Ford 7.3L (444 cu in) firing order — what is it?
Performance optimization through the Ford 7.3L engine firing sequence.
If you drive one of Ford’s heavy-duty trucks and utility vehicles, the 7.3-liter V8 seems like a pretty good option. However, the recent addition of the “Godzilla” engine along with the previous “Power Stroke” diesel caused quite a ruckus regarding the Ford 7.3L (444 cu in) firing order.
Some drivers even claim that the firing order for these two is the same, so what’s the score with these two engines? That’s what we are here to find out in this all-around guide on the firing sequence and cylinder marking of the 7.3-liter engine, so stand by for the details.
Ford 7.3L Power Stroke firing order
The good old Power Stroke engine was the first engine that Ford developed in this exact displacement capacity. So, to cut your worries short, the Ford 7.3L Power Stroke firing order is 1-2-7-3-4-5-6-8 and it’s completely different from the one of the “Godzilla” engine.
The Power Stroke engine in particular started production back in 1994 and it stuck all the way to the early 2010s.
So, if you have a modern 2020 or newer vehicle, chances are that the 7.3-liter engine under your hood is a Godzilla engine. Moreover, the Power Stroke is a diesel engine with a turbocharger, while the Godzilla is a naturally-aspirated petrol V8. so the differences are obvious.
The only potential mistake you could make is to misplace the two firing orders, so let’s see what’s the deal with the 7.3-liter petrol one.
Ford 7.3L Godzilla firing order
We’ll instantly clear out any doubts that you might have – the Ford 7.3L Godzilla Firing Order is 1-5-4-8-6-3-7-2, so the engine clearly fires differently from the Power Stroke diesel.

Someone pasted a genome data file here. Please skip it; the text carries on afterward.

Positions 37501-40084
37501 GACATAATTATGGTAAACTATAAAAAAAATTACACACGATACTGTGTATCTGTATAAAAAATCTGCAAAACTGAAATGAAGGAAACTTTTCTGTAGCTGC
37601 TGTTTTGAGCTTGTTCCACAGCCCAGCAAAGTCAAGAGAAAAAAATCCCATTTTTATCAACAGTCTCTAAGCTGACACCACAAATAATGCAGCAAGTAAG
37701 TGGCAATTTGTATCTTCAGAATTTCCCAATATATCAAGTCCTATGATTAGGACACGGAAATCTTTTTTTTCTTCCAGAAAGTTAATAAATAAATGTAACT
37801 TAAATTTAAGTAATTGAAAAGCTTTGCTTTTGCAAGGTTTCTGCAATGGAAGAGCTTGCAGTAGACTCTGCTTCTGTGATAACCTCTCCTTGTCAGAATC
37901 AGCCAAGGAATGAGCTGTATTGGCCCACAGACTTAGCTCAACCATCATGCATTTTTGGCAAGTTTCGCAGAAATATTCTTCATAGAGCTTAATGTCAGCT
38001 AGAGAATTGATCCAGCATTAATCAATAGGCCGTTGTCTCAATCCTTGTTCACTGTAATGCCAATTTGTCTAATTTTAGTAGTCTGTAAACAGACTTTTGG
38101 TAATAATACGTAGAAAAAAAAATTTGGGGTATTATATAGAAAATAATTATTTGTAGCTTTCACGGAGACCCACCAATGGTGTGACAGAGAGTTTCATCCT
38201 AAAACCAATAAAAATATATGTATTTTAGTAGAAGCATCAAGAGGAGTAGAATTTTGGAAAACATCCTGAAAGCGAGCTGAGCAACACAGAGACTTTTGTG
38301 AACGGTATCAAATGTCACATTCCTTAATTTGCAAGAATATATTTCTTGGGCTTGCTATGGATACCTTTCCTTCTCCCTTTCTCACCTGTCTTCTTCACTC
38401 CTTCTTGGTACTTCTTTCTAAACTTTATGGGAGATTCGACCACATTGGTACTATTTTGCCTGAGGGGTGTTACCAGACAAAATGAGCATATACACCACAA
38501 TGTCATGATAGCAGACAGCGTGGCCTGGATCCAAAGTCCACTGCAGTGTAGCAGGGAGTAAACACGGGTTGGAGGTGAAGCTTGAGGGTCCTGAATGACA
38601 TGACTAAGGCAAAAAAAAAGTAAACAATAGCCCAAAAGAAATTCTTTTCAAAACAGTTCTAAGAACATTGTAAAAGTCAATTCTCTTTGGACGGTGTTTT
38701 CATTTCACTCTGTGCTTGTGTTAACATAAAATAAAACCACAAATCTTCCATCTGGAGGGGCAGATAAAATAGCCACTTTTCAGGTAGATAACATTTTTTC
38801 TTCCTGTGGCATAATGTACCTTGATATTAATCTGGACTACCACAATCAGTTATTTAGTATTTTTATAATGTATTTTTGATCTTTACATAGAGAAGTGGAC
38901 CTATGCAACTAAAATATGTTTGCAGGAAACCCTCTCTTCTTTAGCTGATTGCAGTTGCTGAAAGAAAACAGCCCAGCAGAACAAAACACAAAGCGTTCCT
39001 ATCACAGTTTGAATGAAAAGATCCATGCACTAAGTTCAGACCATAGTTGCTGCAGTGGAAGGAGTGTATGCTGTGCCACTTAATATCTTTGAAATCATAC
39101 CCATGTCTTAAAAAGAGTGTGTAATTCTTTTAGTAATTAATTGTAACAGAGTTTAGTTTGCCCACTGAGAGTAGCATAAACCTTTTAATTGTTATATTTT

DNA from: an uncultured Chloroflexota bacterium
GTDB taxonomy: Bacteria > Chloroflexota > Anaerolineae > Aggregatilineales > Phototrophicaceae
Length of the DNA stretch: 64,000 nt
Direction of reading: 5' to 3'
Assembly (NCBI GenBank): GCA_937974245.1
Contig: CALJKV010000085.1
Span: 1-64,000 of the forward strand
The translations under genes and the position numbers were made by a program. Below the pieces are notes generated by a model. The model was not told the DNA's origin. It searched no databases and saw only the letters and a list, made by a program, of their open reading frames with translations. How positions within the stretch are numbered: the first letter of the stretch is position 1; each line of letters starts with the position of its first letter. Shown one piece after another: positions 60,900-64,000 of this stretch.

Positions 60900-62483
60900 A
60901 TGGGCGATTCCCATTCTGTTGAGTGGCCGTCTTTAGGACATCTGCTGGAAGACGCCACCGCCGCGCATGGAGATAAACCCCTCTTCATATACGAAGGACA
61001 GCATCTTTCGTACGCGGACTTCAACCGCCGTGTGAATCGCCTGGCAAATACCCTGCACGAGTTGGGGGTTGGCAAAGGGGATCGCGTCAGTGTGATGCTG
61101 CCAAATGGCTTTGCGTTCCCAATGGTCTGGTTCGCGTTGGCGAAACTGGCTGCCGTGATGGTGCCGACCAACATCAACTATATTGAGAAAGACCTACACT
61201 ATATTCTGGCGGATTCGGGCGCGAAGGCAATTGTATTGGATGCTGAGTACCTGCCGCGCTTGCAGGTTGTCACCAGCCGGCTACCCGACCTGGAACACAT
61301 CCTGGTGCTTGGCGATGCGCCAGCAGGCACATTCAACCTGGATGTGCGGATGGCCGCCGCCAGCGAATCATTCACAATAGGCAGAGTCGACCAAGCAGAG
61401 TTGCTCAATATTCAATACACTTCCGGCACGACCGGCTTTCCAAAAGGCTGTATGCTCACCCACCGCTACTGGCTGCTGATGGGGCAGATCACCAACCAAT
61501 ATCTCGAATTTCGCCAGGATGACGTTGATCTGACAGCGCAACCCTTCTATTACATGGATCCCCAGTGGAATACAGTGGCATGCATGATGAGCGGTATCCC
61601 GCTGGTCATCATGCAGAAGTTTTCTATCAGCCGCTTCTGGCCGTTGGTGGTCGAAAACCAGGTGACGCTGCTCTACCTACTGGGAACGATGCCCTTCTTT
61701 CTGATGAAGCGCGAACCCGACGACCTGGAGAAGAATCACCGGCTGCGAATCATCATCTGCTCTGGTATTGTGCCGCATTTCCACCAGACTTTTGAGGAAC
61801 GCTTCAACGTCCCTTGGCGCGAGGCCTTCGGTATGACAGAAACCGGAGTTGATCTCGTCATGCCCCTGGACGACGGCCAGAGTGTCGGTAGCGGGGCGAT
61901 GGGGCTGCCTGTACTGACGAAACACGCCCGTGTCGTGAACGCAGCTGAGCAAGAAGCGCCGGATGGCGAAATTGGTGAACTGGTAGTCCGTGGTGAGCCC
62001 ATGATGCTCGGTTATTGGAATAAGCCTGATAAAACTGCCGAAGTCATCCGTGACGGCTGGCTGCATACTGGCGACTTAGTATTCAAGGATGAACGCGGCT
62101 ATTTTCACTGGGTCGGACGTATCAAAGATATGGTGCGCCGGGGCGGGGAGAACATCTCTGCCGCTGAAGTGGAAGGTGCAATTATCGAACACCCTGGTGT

It first appeared in 2020, so it’s a fairly newer engine than the Power Stroke diesel, and it’s still currently in production so the differences are distinctive.
The Godzilla engine uses no turbo or superchargers, so it has a nice linear power distribution perfect for the Super Duty truck. In fact, this engine came right after the 6.2-liter V8 which was there before it and the two share some basic components of the engine block.
With this in mind, the firing order of the 7.3-liter Godzilla engine is the same as that of a 6.2-liter Boss V8 that these trucks had before it.
Ford 7.3L cylinder diagram
Besides the differences in the firing order of the 7.3-liter diesel and petrol engines, there’s one more thing that often confuses drivers – the cylinder placement.
Naturally, this also differs, so the Power Stroke diesel engine has an “even” and an “odd” cylinder bank. This means that cylinders 2, 4, 6, and 8 are placed on the driver’s side, while cylinders 1, 3, 5, and 7 are placed on the passenger’s side, looking from the radiator towards the engine’s rear end respectively.
Also, the odd cylinder bank is closer to the radiator than the even one, which adds up to the compression rate and power supply of this engine.
On the other hand, the 7.3-liter petrol engine has a signature cylinder arrangement to all of Ford’s V8 engines. This means that it comes with cylinders 1, 2, 3, and 4 on the passenger’s side and cylinders 5, 6, 7, and 8 on the driver’s side.
It’s important to note the cylinder placement differences between these two engines so you can follow the firing sequence to figure out which cylinder is misfiring.
Ford 7.3L vehicle applications
To sum things up, we’ve decided to list all the vehicles that use Ford’s 7.3-liter engines which may or may not help you figure out which engine your car uses. After all, the differences between the diesel and petrol variants and production years are clear, but some of the models between the two match, so let’s take a look:
Ford 7.3 Power Stroke diesel:
- Ford F-250
- Ford F-350
- Ford F-450
- Ford F Series Super Duty
Ford 7.3 Godzilla petrol:
- Ford F-250 Super Duty
- Ford F-350 Super Duty
- Ford F-450 Super Duty
- Ford F-650 Super Duty
- Ford F-750
- Ford E-Series 350 and 450
Ultimately, it’s not so difficult to figure out whether your vehicle runs on a petrol-powered or diesel-powered 7.3-liter engine. However, it is somewhat confusing to compare the details and firing orders, especially for these two engine types.
So, we tried to sum it up the best we possibly could in hopes of helping you out with the firing order and figuring out how to settle the engine issues for your car.